This article is Part 1 in our How to Read the Bible Series. If you are interested in more, check out Part 2: Roadblocks to Bible Application.
Reading the Bible is one of the most frequently discussed parts of the Christian faith. If you are in or around a church, chances are you are constantly encouraged to find time to get in your Bible. Before long, “quiet times” can become a metric for how well you are doing in your faith. Small groups, Bible studies, and podcasts can quickly fill your free time.
But there is a problem: we are rarely taught how to read our Bibles. We know how to read the words on the page, but not how to understand what is being said or how it relates to our own lives. Because we don’t get much out of it, Bible reading becomes a check-the-box chore. It produces feelings of guilt, anxiety, duty, or boredom, instead of the joy, life, and purpose that should come from reading the inspired Word of God.
If your Bible reading is constantly boring, anxiety-inducing, or confusing, then, chances are, you are coming at it incorrectly. Time spent in the Word should be a life-giving and engaging process. It is core to your faith in Christ and your walk as a believer. God gave us His word so that as we study and apply it to our lives, we can know Him, love Him, and love others. It is profitable and applicable to every aspect of our lives (2 Timothy 3:16-17).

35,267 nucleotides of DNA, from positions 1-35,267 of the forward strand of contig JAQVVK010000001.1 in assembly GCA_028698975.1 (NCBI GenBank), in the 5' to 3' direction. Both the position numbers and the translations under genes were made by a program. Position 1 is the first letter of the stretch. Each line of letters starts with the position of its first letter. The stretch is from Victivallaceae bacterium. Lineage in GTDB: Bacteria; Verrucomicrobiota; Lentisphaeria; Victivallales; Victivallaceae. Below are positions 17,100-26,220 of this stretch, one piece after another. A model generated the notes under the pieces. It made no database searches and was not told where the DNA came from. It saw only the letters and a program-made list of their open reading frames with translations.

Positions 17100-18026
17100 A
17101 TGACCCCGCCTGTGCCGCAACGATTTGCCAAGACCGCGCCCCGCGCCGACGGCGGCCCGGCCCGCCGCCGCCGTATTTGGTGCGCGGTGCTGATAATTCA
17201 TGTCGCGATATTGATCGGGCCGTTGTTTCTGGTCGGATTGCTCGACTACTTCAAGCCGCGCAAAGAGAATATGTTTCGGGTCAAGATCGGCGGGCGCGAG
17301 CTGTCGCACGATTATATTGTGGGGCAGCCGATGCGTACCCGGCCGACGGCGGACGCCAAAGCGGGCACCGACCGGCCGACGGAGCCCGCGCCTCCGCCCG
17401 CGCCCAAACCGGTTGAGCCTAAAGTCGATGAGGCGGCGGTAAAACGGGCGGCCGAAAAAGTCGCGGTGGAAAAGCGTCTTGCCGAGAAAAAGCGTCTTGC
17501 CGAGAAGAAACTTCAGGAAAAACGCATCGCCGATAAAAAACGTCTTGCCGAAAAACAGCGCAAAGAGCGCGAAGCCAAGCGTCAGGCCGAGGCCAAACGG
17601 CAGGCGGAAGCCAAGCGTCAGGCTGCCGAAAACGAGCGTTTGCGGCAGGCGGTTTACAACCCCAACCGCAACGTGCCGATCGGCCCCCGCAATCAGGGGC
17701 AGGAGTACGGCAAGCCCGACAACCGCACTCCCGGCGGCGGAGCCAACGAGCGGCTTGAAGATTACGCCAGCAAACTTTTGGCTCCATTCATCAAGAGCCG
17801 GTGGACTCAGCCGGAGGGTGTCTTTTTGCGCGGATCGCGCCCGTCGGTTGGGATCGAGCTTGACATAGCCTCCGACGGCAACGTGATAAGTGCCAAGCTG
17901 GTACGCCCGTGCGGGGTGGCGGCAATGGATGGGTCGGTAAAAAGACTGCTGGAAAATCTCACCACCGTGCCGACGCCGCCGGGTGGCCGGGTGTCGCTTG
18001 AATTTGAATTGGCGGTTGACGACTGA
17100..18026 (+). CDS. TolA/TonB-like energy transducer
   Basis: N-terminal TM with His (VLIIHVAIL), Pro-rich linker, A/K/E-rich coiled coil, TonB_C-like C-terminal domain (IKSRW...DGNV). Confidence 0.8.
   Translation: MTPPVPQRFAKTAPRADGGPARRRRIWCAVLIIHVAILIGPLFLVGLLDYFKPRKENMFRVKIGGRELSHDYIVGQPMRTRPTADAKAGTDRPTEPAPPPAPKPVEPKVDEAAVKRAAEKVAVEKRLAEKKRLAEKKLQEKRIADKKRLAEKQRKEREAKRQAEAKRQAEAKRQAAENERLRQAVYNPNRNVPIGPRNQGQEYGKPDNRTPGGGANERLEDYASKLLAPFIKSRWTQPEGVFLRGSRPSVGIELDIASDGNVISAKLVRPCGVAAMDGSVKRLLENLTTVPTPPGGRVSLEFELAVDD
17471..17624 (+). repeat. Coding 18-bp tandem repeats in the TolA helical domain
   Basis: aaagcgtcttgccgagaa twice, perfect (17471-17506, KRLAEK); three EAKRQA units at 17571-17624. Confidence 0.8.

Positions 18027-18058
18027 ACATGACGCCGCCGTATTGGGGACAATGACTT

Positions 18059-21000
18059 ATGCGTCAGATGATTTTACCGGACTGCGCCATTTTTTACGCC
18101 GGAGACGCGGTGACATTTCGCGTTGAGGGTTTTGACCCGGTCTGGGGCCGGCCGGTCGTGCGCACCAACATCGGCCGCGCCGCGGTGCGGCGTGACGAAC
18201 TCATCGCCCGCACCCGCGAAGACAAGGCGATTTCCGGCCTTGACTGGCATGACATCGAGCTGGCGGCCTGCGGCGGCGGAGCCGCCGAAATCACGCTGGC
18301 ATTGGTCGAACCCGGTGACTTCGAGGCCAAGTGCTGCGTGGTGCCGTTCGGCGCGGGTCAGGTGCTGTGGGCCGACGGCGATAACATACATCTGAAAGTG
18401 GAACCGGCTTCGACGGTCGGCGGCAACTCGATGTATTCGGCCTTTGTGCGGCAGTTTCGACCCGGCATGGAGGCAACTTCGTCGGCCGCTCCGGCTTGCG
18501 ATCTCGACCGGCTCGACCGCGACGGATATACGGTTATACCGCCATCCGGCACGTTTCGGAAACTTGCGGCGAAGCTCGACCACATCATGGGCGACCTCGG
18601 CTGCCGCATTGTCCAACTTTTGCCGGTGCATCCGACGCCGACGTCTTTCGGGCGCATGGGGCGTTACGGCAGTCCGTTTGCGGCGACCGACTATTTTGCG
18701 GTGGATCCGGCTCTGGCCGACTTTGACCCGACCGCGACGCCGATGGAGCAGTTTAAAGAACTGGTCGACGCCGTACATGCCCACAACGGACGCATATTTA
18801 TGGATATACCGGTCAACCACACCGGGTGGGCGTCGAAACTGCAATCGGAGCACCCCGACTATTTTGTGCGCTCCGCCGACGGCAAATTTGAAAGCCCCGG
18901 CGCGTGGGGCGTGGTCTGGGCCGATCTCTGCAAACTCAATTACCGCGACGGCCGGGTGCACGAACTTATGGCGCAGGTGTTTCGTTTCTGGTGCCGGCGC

Thankfully, we are not left without direction. Just as there is a way to read a magazine or a news article, there is a way to read the Bible that helps you get something meaningful from it. To read the Bible effectively, here are three steps you should follow: observation, interpretation, and application.
Observation is simply taking note of what is there, and answers the question, “What do you see?” It requires taking into account who is speaking, what people are involved, where they are, what they are doing, what words are being used, etc. Put another way, it’s the “who what when where and why” of the passage.
When you start the process of observation up close, begin by looking for things that are emphasized, contrasted, listed, exaggerated, repeated, similar, different, or related. Have a pen out and don’t hesitate to mark up the page. Find out what is literally occurring in the verse and what is taking place before and after.
As an example, let’s look at one of the most quoted Bible verses, Jeremiah 29:11.